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  • FIRST POST
    • johnash1
    • By johnash1 9th Sep 17, 4:16 PM
    • 4Posts
    • 0Thanks
    johnash1
    how would my finances be split after a short marridge
    • #1
    • 9th Sep 17, 4:16 PM
    how would my finances be split after a short marridge 9th Sep 17 at 4:16 PM
    hello I'm hoping you guys can help me with what may happen to our finances after divorce and what's the best way to go about this?

    Basically myself and my wife got married in march an during this time we've struggled with a miscarriage which has led to 1 thing to the next. I would like to work our marriage out and not quit at it so early! however she just want to end things. We've started counselling but she doesn't seem committed to making us work and I get the impression from the councillor that she doesn't think we'd work out long term.

    Obviously our 2 year old son in my main priority, by not unsettling him too much /as little as possible. When we brought our house in 2014 we paid £145k (now worth 180k according to zoopla) I put down all the deposit 37k(from memory) paid all the legal fees etc. . We set up an declaration of trust she was pregnant at the time of signing this(not sure if that have any implications) protecting my deposit and split the equity in the property 80/20% in my favour. at the time we worked out I paid 80% of all house bill mortgage ect.. while she paid 20% obviously this stopped when our son was born and I paid all bills, maintenance everything for the 3 of us(it is a struggle but just doable). Because its a short marriage will the terms of the trust still stand? if not what will the likely outcome be?

    she wants to sell the home but I'm not sure what/how things will be split. I think I'd like to buy her share out so our son still has his home and thus don't unsettle him too much. with possibly selling later on. But if buy her out would I have to pay things like stamp duty again and get a new mortgage agreement?

    I also have 10k in savings, and own our car worth approx. 4k. also I brought all furniture and white goods, I'm not sure if this would be split. my savings is what I saved before we met over 6 years ago, same as our deposit.
Page 1
    • Jamiehelsinki
    • By Jamiehelsinki 9th Sep 17, 4:39 PM
    • 99 Posts
    • 151 Thanks
    Jamiehelsinki
    • #2
    • 9th Sep 17, 4:39 PM
    • #2
    • 9th Sep 17, 4:39 PM
    How long were you living together before the marriage? (This time counts)

    If you have a son with your wife then you will probably get hit for six.

    Zoopla valuation are usually way out by the way.

    If she wants to sell the home then I would personally before she changes her mind.
    • johnash1
    • By johnash1 9th Sep 17, 4:50 PM
    • 4 Posts
    • 0 Thanks
    johnash1
    • #3
    • 9th Sep 17, 4:50 PM
    • #3
    • 9th Sep 17, 4:50 PM
    we got together jan 2012, we started living together in may 2013(rented), and brought our house oct 2014, son was born june 15

    my idea of of buying her out is that I know the house needs fully redecorating and some basic maintenance carried out which I would do myself, so hoping the house would be valued less than what I could sell it on for in future once its redecorated ect.. and I want my son to know what he's doing/staying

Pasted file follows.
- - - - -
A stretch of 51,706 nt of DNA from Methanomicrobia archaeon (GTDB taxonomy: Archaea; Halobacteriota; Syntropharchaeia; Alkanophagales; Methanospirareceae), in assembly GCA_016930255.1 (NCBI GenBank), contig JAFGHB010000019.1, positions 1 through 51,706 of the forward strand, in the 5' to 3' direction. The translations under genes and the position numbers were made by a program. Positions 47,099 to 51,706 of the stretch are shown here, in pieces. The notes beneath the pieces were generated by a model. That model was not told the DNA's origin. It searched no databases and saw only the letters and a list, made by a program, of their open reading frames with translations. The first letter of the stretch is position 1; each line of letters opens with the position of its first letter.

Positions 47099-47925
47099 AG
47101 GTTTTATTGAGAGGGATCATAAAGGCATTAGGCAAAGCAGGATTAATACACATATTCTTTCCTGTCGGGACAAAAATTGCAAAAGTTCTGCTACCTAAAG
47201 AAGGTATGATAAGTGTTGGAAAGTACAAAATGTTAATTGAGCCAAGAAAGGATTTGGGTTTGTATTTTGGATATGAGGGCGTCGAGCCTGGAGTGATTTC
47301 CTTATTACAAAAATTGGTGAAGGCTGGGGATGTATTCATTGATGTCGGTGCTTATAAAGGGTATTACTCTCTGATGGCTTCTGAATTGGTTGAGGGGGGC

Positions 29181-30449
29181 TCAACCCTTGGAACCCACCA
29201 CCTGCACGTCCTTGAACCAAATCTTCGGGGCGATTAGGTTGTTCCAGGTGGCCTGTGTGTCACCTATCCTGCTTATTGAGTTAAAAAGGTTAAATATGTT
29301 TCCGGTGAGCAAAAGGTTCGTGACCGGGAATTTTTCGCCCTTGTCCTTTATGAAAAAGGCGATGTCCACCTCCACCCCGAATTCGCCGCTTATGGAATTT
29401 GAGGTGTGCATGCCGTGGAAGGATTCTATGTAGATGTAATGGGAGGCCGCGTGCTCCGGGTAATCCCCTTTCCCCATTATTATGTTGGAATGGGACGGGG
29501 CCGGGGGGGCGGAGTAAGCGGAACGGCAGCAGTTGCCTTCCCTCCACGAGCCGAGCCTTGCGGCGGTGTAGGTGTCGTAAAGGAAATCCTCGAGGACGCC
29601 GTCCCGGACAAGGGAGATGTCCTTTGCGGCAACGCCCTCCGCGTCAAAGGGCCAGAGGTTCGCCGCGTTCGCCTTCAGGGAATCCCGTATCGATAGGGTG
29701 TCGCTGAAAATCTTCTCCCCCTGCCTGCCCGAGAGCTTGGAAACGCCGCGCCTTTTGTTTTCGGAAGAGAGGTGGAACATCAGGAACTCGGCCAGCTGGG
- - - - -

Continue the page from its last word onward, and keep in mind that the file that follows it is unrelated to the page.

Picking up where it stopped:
• theoretica
    • By theoretica 9th Sep 17, 7:44 PM
    • 4,917 Posts
    • 6,143 Thanks
    theoretica
    • #4
    • 9th Sep 17, 7:44 PM
    • #4
    • 9th Sep 17, 7:44 PM
    Will you be the primary carer for your son?
    But a banker, engaged at enormous expense,
    Had the whole of their cash in his care.
    Lewis Carroll
    • DigForVictory
    • By DigForVictory 9th Sep 17, 9:45 PM
    • 7,148 Posts
    • 19,463 Thanks
    DigForVictory
    • #5
    • 9th Sep 17, 9:45 PM
    • #5
    • 9th Sep 17, 9:45 PM
    I'm very sorry to hear your family is on the edge of breakdown. It is very tough, for everyone.
    It is possible that if you cooperate in full with your wife, you can achieve a complete financial split, but as your son ages & his needs change, I wouldn't count on it.
    As for how your finances will be affected - well, as I understand it, the theory runs 50/50 Everything but then there's another pass for the care of the child. (I'm sure more knowledgeable folk will be along shortly.) The problem is both immediate & longer term in that if you try to hang onto anything from before marriage, reasonable though it may seem, it will almost certainly come back to bite you later.
    Although pretty much breathing might - much depends on how well your wife copes with being a single mum (I'm stepping past your understandable wish to stay married, & even keep the family home together - as frankly your post doesn't sound hopeful on either count.)

    Get a free halfhour with a family solicitor & have your eyes opened to the minefield ahead. You may be able to find a solicitor who is able to get most of your desires onto the record, so that in future when you are accused of almost anything you can at least point to "look, I tried". In another 16-18 years that may be important to your relationship with your son - it may certainly help you get through the next few months & years.

    Wishing you the very best of luck.
    • lika_86
    • By lika_86 9th Sep 17, 10:00 PM
    • 1,178 Posts
    • 4,218 Thanks
    lika_86
    • #6
    • 9th Sep 17, 10:00 PM
    • #6
    • 9th Sep 17, 10:00 PM
    For a start, you can't get a divorce until you've been married at least a year.